On 16 February 2017, Corrs Partner and CEO John W.H. Denton AO addressed members of the Alliance for International Youth Development (AIYD) about innovation in health.

Below are John’s remarks.

When we talk about innovation in health, we tend to think of research programs run by white-coated scientists in laboratories.

In fact, there are opportunities for health leadership across many different fields and areas of expertise: from logistics and supply chain management, to urban planning, communications, and education for behavioural change.

Many of the biggest breakthroughs in developing economy health are coming from smart and simple solutions, delivered at scale, and in a cost-effective way.

Consider these examples…

  • Just twenty years ago, diarrhoea killed five million children worldwide every year. Now that number is around 750,000. The solution was to provide parents with a simple mixture of salt, sugar and water that they could administer at home.

  • In the early 1990s, vitamin A deficiency lowered the performance of 20% of pre-school children in developing countries. Vitamin A deficiency was further implicated in the deaths of 800,000 women and children each year, because weakened immune systems could not fight off a range of diseases. With the provision of low cost, twice-yearly supplements of vitamin A, child mortality in Nepal and other nations was halved in five years. [1]

To get these results, leaders across many organisations had to play their role.

Global NGOs, national health departments, and local authorities all had to find effective long-term ways to work together.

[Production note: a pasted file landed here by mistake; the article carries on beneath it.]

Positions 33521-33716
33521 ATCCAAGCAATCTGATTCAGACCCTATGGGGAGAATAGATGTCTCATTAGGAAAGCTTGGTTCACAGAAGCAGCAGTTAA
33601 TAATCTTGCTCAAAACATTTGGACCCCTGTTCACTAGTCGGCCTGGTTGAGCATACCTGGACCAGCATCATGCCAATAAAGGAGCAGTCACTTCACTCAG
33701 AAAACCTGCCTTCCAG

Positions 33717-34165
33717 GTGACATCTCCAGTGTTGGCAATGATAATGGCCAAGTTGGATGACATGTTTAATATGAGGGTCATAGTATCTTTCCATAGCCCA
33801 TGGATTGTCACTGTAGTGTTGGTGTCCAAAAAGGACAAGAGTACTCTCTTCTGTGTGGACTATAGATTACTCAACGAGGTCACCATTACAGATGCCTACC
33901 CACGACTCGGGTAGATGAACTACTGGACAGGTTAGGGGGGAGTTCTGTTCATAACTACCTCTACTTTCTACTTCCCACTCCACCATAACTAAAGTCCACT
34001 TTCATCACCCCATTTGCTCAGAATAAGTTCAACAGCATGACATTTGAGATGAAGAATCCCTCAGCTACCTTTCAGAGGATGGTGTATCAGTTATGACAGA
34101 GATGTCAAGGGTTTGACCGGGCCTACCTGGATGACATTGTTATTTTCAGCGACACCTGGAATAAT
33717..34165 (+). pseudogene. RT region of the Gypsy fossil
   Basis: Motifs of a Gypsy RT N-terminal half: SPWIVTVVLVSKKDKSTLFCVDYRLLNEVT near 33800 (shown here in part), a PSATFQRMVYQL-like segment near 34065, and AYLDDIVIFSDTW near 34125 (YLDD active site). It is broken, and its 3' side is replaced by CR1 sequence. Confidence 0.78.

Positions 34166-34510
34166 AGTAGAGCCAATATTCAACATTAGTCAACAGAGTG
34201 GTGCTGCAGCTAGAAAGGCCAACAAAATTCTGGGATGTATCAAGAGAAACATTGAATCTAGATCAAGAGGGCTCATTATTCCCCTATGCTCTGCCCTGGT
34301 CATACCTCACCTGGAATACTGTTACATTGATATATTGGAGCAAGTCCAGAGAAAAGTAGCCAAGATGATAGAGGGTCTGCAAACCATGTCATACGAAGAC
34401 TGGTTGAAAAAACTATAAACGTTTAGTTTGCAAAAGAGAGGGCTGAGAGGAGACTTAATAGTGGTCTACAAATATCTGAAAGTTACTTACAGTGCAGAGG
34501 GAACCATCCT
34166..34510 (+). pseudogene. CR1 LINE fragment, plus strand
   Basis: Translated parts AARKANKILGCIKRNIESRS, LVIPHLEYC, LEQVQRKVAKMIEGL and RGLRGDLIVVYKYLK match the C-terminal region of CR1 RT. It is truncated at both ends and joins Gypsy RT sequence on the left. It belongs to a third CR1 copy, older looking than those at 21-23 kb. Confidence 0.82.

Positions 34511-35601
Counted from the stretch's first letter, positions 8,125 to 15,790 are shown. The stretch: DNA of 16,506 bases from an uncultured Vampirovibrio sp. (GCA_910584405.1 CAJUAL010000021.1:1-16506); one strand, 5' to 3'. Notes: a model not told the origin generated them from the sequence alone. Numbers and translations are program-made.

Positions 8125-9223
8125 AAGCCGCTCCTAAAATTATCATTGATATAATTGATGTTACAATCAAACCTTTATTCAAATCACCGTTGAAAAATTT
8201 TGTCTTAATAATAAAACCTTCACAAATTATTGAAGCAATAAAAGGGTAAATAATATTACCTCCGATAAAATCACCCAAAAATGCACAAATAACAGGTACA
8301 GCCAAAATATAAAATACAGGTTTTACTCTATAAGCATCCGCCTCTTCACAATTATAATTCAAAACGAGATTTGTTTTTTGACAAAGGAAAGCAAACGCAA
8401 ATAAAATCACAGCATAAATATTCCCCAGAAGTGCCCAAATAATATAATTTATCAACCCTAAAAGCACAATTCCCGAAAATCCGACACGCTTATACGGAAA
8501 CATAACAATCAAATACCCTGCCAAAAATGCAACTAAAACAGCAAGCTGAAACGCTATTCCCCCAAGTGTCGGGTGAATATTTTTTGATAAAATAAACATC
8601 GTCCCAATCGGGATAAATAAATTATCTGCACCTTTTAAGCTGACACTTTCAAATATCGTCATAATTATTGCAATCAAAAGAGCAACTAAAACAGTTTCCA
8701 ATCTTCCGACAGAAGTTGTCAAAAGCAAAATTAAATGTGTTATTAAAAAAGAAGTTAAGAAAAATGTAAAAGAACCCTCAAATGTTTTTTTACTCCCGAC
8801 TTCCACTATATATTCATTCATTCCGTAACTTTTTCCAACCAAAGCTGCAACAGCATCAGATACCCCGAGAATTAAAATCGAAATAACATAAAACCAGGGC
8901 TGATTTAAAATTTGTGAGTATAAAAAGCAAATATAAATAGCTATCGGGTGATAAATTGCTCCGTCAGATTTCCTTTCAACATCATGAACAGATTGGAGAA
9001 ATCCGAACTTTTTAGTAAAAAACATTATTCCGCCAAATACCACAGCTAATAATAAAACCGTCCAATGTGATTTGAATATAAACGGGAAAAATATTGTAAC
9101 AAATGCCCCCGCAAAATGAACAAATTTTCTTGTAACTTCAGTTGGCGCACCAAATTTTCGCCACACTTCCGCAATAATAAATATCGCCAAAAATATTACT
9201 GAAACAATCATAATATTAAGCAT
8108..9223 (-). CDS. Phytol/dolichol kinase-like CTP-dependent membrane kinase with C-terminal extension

These major health innovations were not about breakthrough new research, but about innovation, common sense and a lot of cooperation, coordination and good management.

Contracts had to be planned and implemented so that all parties were clear about what was required of them over an extended period. The targeting and management of each program was expected to evolve as milestones were achieved.

Two other examples from the past decade:

  • In Malawi, bad roads and long traffic delays meant a high risk to women in labour (and their babies) on their way to hospital. Upgrading motorcycles into ambulances (with the addition of sidecars modified to stretchers) meant the travel time to hospital was cut by hours, reducing risk and saving lives.

  • In a Nigerian hospital, health workers saw the potential in obsolete infant incubators. They used the internet to acquire parts that enabled them to create modern incubators at a fraction of the cost of buying new equipment.

So innovation can take many forms. It can be global in scale or purely local. Often it’s both.

Right now, globalisation is being challenged and criticised on many fronts. But we know that global ideas, global plans and global partnerships are capable of delivering innovative solutions to people on the ground across the globe.

Both Australian and Indian health and related agencies are very experienced in global cooperation. And we have traditions of local problem solving, driven by necessity. Between us we have a formidable range of research institutes, government agencies, NGOs, and entrepreneurial individuals.

By constructing the right teams, we can build on past success to create effective, affordable solutions to our health problems.

It’s this kind of leadership group – the AIYD - that can make future innovation and help happen.